News & Politics

Will Any DC News Outlets Photograph the Foo Fighters’ Big Shows This Week?

The band still requires a photo release that makes many journalists blanch.

Foo Fighters at Verizon Center in 2011. Photograph by Flickr user Patrick DB.

Famous rock band Foo Fighters will christen new DC music venue the Anthem in grand fashion this week, playing a “secret” concert Wednesday and a proper show there Thursday. Second-hand tickets for Thursday’s event are trading at robust prices. Photos from friends lucky enough to get in will undoubtedly light up your social media platforms both nights.

As far as the visual record for the show, those iPhone pics may have to do. In exchange for a permit to photograph their shows, Foo Fighters make several demands on photographers via a document called a photo release. The release Foo Fighters used in 2015 asked that publications submit photos to the band for approval, stipulated that photos couldn’t be reused, and also asked for copyright on any photos they take. Washington City Paper published the form and asked readers to send in their cell-phone photographs instead.

“I don’t get the outrage,” a representative for Foo Fighters tells Washingtonian in a phone call. Foo Fighters have loosened restrictions on photographers, this person says, and no longer ask for copyright in perpetuity. (The person wouldn’t share the current document with Washingtonian unless we sent a photographer; we declined a few days earlier after confirming we’d have to sign a release.) Besides, the person says, it’s not like we’re talking about the future of the republic here. “It sounds like it’s so draconian,” the person says. “This isn’t a penalty for not getting your health insurance. Anyone who doesn’t like it doesn’t have to shoot.”

That’s certainly true, and what’s more, these releases aren’t unheard of among big music stars. Beyonce and Lady Gaga are among the artists who have enforced strict controls on photographs of their performances (In response to the Killers banning unauthorized photographers, one Irish outlet illustrated a review of the band’s show with Lego bricks.). A photo editor who wasn’t authorized to speak on the record had several criticisms of the practice, but stressed the point that such tactics are bad for music history. We have such an excellent archive of photographs of bands like Led Zeppelin, the photo editor says, because “that era respected photography. And therefore they have a great archive.”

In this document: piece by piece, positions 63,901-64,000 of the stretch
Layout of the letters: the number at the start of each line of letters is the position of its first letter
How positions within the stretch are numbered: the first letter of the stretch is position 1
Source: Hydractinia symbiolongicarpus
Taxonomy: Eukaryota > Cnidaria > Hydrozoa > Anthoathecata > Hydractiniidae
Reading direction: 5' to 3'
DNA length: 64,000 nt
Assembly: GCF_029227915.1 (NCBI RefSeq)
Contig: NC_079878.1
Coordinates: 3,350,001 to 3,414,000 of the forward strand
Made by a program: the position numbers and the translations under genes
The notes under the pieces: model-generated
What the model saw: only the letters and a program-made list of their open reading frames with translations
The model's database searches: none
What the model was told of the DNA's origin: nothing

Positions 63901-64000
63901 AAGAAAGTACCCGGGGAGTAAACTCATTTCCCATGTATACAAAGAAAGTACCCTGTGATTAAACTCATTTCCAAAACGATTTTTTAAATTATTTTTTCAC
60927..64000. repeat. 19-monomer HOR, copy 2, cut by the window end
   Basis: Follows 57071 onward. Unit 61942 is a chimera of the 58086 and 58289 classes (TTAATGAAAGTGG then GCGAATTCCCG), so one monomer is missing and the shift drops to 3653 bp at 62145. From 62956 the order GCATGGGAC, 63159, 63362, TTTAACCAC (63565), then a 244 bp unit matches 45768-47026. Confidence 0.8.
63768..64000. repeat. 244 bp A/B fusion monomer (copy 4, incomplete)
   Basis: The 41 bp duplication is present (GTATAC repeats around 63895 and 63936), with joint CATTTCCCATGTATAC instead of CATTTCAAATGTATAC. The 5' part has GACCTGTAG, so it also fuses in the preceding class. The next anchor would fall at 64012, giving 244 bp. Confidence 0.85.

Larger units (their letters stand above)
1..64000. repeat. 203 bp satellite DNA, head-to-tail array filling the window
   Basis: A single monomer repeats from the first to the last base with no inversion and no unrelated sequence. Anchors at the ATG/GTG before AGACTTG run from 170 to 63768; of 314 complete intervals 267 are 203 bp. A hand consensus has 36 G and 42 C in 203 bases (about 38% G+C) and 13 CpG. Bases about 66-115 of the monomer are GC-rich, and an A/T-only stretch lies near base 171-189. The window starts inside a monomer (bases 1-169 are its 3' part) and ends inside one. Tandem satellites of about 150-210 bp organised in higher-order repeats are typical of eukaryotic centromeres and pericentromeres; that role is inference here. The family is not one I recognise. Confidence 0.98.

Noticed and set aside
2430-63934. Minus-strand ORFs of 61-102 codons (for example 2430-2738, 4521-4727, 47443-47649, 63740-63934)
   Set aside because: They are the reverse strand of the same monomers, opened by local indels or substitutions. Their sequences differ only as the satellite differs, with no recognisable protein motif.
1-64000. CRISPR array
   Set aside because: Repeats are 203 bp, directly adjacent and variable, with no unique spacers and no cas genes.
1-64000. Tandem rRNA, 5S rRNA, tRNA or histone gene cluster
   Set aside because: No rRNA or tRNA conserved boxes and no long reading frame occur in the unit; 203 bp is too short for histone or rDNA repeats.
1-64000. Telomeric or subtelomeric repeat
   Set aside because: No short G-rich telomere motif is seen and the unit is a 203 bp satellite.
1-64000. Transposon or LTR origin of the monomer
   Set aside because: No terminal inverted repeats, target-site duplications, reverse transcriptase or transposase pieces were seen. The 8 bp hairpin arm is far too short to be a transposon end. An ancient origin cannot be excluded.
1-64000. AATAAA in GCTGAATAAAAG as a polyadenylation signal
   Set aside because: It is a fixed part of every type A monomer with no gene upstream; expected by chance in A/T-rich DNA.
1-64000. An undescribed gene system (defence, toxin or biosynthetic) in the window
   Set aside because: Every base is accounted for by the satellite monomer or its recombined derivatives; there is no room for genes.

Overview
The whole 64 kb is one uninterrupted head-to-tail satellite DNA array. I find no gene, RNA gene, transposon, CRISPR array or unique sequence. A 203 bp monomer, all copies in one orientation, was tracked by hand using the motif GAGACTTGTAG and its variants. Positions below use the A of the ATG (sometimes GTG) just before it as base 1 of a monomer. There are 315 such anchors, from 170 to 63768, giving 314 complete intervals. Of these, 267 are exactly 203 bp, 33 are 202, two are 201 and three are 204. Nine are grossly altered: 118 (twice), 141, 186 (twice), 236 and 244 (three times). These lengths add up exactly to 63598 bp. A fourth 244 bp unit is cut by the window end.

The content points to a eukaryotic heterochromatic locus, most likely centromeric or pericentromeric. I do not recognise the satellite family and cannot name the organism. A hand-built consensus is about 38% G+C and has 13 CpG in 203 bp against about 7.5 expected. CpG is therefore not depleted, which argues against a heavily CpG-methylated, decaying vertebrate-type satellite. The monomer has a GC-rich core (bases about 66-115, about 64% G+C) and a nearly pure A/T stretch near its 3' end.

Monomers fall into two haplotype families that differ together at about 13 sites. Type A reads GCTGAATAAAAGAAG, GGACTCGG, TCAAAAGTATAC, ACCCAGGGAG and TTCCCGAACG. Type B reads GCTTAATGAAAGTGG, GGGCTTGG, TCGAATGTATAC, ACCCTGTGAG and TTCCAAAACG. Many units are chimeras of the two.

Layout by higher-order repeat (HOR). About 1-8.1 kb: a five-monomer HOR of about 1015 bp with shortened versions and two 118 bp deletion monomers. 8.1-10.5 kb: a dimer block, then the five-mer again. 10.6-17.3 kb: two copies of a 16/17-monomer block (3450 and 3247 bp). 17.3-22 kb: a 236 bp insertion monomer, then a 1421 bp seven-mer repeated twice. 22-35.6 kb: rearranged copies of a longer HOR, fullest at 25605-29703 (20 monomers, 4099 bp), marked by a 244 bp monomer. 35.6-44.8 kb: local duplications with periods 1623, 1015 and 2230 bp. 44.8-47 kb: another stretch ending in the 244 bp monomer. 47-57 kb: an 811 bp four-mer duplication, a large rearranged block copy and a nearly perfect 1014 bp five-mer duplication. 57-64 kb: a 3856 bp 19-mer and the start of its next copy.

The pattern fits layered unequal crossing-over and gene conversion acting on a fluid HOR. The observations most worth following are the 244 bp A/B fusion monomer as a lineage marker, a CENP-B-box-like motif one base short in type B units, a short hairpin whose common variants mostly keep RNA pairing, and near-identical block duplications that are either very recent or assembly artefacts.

So why do Foo Fighters, whose singer grew up in a DC music scene that spawned so much remarkable photography, use the releases? Their representative says artists use them “typically just to make sure they have access at market rates to the photos if they want to use them for a box set” or other merchandise. Some photographers have asked for a lot of money when a famous group wants to use one of their photos. The photo editor believes it’s also about the group trying to protect its less tangible assets. “It’s like brand vs brand,” the photo editor says of Foo Fighters. “In some ways you can see a future ten years down the road where they’ll be just the brand.”

I contacted some local publications to see who plans to populate the Anthem’s new photo pit Thursday. Washington City Paper no longer runs concert reviews or photo recaps, says its arts editor, Matt Cohen. “But if we were, we would decline to sign their request to relinquish the rights to the photographs,” he adds. “We aren’t reviewing the show, so no,” says Rachel Sadon, DCist’s editor, a decision she says has nothing to do with the release. Brightest Young Things plans to shoot the show, but if its photographer declines to sign the waiver, “we’re perfectly fine skipping coverage,” says Brandon Wetherbee, the publication’s managing editor. Keeping out professional photographers, he says, “means worse photographs and more unflattering memes.”

The Washington Post has photographed the band many times. Kyle Gustafson, a freelancer who’s shot the band for the paper on several of those occasions, says he’s not allowed to sign releases on the Post‘s behalf. “Any photo releases get vetted and approved (or not) by the photo desk well before the gig,” he writes in an email. Washingtonian somehow ended up on an internal Post email chain after I asked what its policy was with regard to photo releases, and it certainly didn’t look as if the photo desk is predisposed to signing one.

I asked the Foos’ representative if the rules applied to all publications. “If you have a good working relationship, it’s negotiable,” the rep says, adding that if City Paper had called, they could have probably worked something out.  (Reached via direct message on Twitter, Steve Cavendish, City Paper‘s editor at the time, said the weekly “absolutely reached out. I talked to Nasty Little Man [the band’s publicity firm] and they said no changes.”) “I think the most misunderstood thing is people think that they’re giving up something,” the Foo Fighters’ rep says. “Not to belittle the photographer’s role too much, but those pictures don’t exist without the artist. Most people have to pay to get into the show.”

Deputy features editor David Malitz, who oversees the Post‘s music coverage, says the Post plans to send a reviewer and a photographer Thursday and that as far as he’s aware it won’t sign any such release. I asked him if the issue came up a lot.

“It’s very rare,” he says. “The last time I definitely remember going through it was Foo Fighters.”

Senior editor

Andrew Beaujon joined Washingtonian in late 2014. He was previously with the Poynter Institute,, and Washington City Paper. He lives in Del Ray.